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Can a Heart Surgeon Resuscitate Syrian Revolution? Here is what Jawad Abu Hatab has to say on War-torn Context!

Five months ago, Jawad Abu Hatab was elected prime minister of the Syrian Interim Government

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Dr. Jawad Abu Hatab, prime minister of the Syrian Interim Government. VOA

Some would describe it as mission impossible.

Trying to run a government is challenging enough, but when you are coming under round-the-clock airstrikes, seeing members of your Cabinet killed and having to shift your location frequently to escape death in a scorched-earth war zone where you command no fighters, the odds of success would seem to be heavily stacked against you.

That isn’t a view held by politically independent heart surgeon Jawad Abu Hatab. Five months ago, he was elected prime minister of the Syrian Interim Government, or SIG, by an overwhelming majority of members of a general assembly of the war-wracked country’s main exiled political opposition groups.

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Since his election, airstrikes have killed 10 members of Syria’s little-known “alternative government” — two of them ministers; but, the 54-year-old cardiologist from rural Damascus remains — outwardly anyway — undaunted. Hatab smiles when he explains how he and his wife, also a doctor, handled 26 births in a makeshift clinic one night as fighting raged around them.

A Syrian Army modified T-72 tank drives during Syrian forces' assault to capture the rebel-held village of Hawsh Nasri, which is located near the rebel-held town of Douma on the eastern outskirts of the capital Damascus, Nov. 22, 2016. VOA
A Syrian Army modified T-72 tank drives during Syrian forces’ assault to capture the rebel-held village of Hawsh Nasri, which is located near the rebel-held town of Douma on the eastern outskirts of the capital Damascus, Nov. 22, 2016. VOA

“Twelve of them were by Cesarean Section,” he told VOA in an interview in the southern Turkish city of Gaziantep. He had just come from northern Syria — a perilous journey in itself — for a 24-hour visit to Turkey to meet with non-governmental organizations.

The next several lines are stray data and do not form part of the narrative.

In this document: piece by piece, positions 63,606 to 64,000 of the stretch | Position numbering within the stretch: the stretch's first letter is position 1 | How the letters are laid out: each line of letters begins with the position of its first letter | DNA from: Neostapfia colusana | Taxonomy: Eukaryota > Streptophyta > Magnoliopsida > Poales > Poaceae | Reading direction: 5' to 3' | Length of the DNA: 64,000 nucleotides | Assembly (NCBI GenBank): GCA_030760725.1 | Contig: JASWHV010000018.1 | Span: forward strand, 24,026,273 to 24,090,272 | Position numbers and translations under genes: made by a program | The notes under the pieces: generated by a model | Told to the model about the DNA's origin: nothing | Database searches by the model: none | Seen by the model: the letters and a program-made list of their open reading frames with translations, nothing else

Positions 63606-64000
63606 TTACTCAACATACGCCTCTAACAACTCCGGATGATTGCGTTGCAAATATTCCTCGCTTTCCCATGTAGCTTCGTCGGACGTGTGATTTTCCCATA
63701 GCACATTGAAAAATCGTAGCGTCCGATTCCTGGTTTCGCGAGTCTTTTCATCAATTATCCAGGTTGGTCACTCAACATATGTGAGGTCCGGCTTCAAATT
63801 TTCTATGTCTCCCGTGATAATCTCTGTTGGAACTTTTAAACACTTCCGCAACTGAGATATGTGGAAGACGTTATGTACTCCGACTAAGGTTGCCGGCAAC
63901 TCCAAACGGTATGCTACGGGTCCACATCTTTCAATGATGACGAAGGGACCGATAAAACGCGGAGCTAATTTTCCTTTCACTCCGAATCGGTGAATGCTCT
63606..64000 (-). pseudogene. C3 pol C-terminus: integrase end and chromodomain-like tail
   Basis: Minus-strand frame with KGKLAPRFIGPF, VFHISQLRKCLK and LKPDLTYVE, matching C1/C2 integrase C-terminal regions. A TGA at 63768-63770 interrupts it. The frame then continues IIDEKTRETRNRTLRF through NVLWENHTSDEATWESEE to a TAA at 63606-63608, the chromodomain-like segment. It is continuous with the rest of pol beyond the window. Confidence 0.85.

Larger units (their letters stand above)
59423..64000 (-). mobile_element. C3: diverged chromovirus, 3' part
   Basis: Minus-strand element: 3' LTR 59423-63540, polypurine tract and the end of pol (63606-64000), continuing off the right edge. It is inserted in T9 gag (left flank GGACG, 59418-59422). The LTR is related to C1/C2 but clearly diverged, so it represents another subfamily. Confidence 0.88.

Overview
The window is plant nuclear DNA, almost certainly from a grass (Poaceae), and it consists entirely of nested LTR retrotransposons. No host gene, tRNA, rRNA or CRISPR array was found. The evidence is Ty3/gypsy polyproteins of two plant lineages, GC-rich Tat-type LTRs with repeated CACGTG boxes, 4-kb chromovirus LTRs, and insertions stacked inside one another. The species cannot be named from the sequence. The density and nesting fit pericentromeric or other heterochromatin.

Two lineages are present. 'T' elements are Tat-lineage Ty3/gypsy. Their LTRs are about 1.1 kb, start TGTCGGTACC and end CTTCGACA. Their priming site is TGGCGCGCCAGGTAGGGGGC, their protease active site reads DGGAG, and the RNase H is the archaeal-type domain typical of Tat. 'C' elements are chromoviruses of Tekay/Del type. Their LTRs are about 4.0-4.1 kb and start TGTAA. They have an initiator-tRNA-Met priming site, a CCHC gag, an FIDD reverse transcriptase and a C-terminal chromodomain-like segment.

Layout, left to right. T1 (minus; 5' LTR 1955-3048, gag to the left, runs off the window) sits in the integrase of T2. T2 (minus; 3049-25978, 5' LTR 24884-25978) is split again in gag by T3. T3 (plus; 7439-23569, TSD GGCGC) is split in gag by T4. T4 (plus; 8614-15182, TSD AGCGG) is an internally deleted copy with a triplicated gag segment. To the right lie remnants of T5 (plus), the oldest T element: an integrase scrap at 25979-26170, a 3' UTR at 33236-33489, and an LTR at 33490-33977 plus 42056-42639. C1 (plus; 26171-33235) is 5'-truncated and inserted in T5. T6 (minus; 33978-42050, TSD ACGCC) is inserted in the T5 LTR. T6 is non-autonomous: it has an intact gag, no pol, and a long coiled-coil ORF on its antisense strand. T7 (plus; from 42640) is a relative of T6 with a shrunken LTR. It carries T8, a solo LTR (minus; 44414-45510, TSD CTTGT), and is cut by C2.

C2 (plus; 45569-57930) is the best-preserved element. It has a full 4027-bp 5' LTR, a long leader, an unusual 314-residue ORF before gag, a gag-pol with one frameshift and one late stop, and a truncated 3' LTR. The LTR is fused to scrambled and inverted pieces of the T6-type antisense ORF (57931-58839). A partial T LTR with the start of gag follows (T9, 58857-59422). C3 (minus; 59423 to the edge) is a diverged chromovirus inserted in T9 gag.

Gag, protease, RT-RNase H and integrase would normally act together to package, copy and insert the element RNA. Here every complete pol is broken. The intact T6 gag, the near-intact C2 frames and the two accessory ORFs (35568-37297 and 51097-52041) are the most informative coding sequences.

Legitimate alternative?

The interim government has struggled to not only be relevant, but to be accepted as a legitimate alternative to the regime of Syrian President Bashar-al Assad. The interim government was formed in 2013 by an opposition umbrella alliance now known as the Syrian National Coalition.

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Rebel commanders, whether aligned to the moderate Free Syrian Army (FSA) or running hardline Islamist brigades, have paid neither it nor the Syrian National Coalition much heed. Local councils in rebel-controlled areas have gone their own way and without any grassroots organizational structure inside Syria, and starved of funds, the interim government has been little more than a talking shop of political exiles or a stage for factional squabbles.

In a poll last year conducted in Syria by the NGO the Day After Association, only 6.5 percent of respondents said the interim government represented their interests. That was a lower percentage than what the armed factions or even the Assad government received at 14.5 percent and 16.1 percent respectively. The Western- and Gulf-backed Syrian National Coalition received the support of 16.8 percent. A quarter of respondents said no one represented them.

Helping those in need

Hatab, the interim government’s third prime minister, wants to change that and is determined to make his alternative government relevant to the more than five million Syrians living in rebel-controlled areas. His focus is on practical steps, including having all ministers based inside Syria and working on establishing education and health care services. He and his ministers are based in Aleppo and Idlib provinces but often move their locations because of fighting or airstrikes.

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Injured boys react at a field hospital after airstrikes on the rebel held areas of Aleppo, Syria, Nov. 18, 2016. VOA
Injured boys react at a field hospital after airstrikes on the rebel held areas of Aleppo, Syria, Nov. 18, 2016. VOA